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EPIPHANIES OF THE FORTY DAYS.
We have now completed our studies in the Summary. Epiphanies of the Forty Days. Let us enumerate them: the Epiphany to Mary Magdalene, to the other Women, to Peter, to the Two, to the Ten, to Thomas, to the Seven, to the Five Hundred, to James, to the Disciples on Olivet. Not that these were the only occasions on which the Risen Lord
But these seem to have been recorded as Specimen Epiphanies. I have alluded more than once to the mysterious character of the Forty Days. Where was the Risen Lord's home during the intervals between His Epiphanies ? On earth or in Heaven? What was His employment ? The Scripture has not told us; and when the Scripture is silent on such points, it is idle to speculate. Enough that we know that He showed Acts i. 8. Himself alive after His Passion by many infallible proofs, being seen during forty days, and speaking of the things pertaining to the Kingdom of God. Neither can we tell why the Epiphanies of the Risen Lord were limited to forty days. For aught we can see the number might have been
Matt. xvii. 3.
Mark i. 13.
Acts x. 40, 41.
fifty or a hundred as well as forty. Nevertheless it is a significant fact that Moses and Elijah, who had appeared with Him in the Transfiguration Scene, had each of them been in Horeb forty days, and He Himself had been in the wilderness forty days tempted by Satan. The forty days of Lent are probably good, but forty days of Easter are certainly better. Best of all, the Church of the Resurrection can observe each day of the year as her Easter. It is her blessed privilege to have an Epiphany of her Risen Lord every day.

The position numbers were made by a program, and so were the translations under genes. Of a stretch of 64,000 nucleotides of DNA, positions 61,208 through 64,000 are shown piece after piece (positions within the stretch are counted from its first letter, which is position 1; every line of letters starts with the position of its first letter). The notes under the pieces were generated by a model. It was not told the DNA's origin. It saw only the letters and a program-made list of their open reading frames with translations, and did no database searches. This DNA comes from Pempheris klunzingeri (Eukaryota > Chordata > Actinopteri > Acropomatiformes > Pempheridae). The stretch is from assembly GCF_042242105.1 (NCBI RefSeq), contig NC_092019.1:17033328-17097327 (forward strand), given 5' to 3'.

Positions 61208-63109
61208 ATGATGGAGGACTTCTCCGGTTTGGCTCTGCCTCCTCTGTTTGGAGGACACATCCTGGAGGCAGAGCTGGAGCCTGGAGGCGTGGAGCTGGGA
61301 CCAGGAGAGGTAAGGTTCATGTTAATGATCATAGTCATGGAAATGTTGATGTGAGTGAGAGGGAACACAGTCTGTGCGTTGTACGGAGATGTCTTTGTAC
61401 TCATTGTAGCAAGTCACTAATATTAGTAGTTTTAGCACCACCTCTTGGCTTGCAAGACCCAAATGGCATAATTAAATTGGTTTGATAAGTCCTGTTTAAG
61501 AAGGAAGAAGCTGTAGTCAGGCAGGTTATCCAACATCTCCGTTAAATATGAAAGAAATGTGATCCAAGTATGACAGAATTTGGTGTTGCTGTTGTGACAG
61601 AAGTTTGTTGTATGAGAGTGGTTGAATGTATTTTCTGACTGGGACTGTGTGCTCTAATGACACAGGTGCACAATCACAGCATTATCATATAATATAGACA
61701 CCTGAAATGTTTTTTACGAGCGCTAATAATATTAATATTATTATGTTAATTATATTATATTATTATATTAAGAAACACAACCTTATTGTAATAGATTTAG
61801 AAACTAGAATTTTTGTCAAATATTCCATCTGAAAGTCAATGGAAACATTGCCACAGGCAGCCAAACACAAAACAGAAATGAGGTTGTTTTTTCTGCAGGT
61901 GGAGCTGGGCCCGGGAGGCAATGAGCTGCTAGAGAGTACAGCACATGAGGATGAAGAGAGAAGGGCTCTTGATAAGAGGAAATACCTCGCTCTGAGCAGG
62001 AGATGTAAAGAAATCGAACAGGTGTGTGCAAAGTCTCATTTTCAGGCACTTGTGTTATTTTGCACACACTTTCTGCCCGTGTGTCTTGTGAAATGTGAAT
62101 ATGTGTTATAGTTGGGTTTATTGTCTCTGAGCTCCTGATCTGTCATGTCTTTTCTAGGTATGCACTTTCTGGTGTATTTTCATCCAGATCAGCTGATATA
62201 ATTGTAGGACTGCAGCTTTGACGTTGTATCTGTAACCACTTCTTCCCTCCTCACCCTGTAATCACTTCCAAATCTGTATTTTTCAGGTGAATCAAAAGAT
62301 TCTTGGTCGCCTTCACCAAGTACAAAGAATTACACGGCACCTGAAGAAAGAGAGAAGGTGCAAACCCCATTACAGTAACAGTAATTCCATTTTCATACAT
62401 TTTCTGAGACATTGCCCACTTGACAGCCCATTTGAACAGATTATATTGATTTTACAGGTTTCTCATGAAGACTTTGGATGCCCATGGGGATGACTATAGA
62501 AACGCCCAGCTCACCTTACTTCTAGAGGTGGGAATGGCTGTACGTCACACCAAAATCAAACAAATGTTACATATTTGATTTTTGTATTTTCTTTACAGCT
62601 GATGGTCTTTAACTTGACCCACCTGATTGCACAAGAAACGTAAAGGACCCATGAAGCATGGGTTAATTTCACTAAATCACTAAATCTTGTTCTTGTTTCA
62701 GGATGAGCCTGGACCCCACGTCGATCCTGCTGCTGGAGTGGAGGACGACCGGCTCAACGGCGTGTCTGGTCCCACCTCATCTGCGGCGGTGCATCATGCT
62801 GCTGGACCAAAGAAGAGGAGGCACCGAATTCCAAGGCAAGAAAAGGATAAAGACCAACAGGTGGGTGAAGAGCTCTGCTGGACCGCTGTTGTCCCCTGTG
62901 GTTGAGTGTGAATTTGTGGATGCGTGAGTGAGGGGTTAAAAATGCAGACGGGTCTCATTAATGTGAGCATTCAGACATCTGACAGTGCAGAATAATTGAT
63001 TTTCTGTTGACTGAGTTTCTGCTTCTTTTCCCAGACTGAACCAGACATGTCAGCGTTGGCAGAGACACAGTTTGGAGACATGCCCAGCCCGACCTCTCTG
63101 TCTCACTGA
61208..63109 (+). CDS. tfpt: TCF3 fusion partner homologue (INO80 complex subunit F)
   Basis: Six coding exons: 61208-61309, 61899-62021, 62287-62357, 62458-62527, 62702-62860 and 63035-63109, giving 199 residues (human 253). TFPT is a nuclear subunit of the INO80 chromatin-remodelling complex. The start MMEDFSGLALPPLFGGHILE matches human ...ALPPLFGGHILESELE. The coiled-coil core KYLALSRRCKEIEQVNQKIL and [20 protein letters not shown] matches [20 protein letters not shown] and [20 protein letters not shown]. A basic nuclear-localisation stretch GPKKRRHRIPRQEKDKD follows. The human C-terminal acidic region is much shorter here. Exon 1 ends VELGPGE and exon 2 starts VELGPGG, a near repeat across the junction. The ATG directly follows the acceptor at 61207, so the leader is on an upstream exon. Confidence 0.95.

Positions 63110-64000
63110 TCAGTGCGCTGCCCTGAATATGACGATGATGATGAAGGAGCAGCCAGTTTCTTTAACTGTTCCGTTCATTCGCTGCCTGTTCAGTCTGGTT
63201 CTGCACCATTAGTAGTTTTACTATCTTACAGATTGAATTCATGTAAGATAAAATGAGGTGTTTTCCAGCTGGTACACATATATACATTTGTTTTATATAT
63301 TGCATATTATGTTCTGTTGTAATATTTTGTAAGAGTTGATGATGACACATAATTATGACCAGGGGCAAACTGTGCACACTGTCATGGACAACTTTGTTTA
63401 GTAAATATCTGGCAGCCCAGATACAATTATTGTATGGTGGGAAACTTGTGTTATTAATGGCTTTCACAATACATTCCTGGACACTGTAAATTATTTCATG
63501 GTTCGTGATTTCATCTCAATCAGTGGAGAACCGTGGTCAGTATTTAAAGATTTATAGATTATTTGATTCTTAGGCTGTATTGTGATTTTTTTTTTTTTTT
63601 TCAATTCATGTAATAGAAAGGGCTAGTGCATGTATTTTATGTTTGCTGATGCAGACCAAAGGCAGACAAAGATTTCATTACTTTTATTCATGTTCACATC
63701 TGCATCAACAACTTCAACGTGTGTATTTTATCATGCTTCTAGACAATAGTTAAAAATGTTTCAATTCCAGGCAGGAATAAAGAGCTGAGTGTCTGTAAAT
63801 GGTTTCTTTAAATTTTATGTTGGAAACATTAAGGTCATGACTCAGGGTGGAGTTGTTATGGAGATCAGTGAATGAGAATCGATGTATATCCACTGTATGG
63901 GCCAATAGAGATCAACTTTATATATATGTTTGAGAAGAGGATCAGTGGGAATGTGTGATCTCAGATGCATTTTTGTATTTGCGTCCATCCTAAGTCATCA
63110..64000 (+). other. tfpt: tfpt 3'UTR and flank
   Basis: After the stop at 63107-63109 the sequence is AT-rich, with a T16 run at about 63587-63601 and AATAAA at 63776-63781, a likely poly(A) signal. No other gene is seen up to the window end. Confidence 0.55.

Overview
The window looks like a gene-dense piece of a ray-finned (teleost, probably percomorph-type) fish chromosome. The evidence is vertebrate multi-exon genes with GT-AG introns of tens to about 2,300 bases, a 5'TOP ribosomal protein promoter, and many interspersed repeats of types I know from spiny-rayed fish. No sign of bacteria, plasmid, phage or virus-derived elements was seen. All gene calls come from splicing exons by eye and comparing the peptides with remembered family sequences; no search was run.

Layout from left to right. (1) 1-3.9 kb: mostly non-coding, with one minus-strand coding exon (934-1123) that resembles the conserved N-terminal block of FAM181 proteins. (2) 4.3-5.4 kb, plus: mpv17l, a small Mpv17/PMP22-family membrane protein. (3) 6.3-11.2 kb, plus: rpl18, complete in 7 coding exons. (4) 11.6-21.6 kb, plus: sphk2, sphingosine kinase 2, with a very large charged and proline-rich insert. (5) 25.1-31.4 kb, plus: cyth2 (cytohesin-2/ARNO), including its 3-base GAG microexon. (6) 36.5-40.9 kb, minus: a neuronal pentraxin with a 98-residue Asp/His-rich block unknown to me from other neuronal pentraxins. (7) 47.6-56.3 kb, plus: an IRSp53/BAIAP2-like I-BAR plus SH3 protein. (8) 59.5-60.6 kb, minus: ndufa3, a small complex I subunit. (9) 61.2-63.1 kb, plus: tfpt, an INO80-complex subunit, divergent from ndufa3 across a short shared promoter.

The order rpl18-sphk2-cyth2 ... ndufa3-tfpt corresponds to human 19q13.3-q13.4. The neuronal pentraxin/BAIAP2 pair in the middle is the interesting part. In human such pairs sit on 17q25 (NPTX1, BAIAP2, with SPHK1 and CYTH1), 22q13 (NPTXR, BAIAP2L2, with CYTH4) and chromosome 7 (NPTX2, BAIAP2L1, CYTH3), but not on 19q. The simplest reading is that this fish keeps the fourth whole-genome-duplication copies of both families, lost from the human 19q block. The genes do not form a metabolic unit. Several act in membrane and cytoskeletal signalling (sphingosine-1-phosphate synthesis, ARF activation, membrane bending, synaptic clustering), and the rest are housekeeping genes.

And this suggests the question: Was the Risen Lord Seen Lord ever seen during the Forty Days by any who only by His Followers. had not been His followers? There is no Scrip
tural evidence that He ever was. Indeed, the Apostle Peter expressly declares that God raised Him up on the third day, and showed Him openly, not to all the people, but to witnesses before chosen by God, even to ourselves, who ate and drank with Him after He rose from the dead. And why should the Risen Lord make His Epiphanies to those who had rejected Him in His ministry of love? Listen to the Master Himself : “If they hear not Moses and the Prophets, neither will they be persuaded though one rose from the dead." And as it was through the Forty Days, so it is still. But there is this difference: the probability of beholding Him as Risen is vastly less; if we believe not the Moses, and Prophets who foretold Him, and very especially if we believe not the Gospels and Epistles which declare that what Moses and Prophets had foretold has been fulfilled, neither will we be persuaded though
Luke xvi. 31.
we behold the Risen Lord Himself. In fact, the only Jesus which unbelievers see or can see is the dead Jesus. Their Church, if indeed they have any, is the Church of the Sepulchre. True, they may bring Easter flowers and pay outward homage to an outward resurrection; but there will oe no true Resurrection Morn for them until the 2 Peter i. 19. Day dawn and the Morning Star arise in their own hearts. Before they can see the Risen Lord they must arise out of the sepulchre of their own dead selves. If they would know the power of Phil. ii. 10. His Resurrection, they must first know the fellowship of His sufferings and be conformed to the likeness of His death. Good Friday must come before Easter. And, God be praised, Easter will always come after Good Friday. The most gorgeous spectacle which Rome ever witnesses is on the evening of Easter Sunday, when the exterior of its majestic Cathedral is illuminated from base to dome by thousands of golden lamps. When will the world learn that it is not by suspending external lanterns, but by having the Risen Lord within us, that God's true Cathedral, even His Temple of the Soul, can be illuminated ?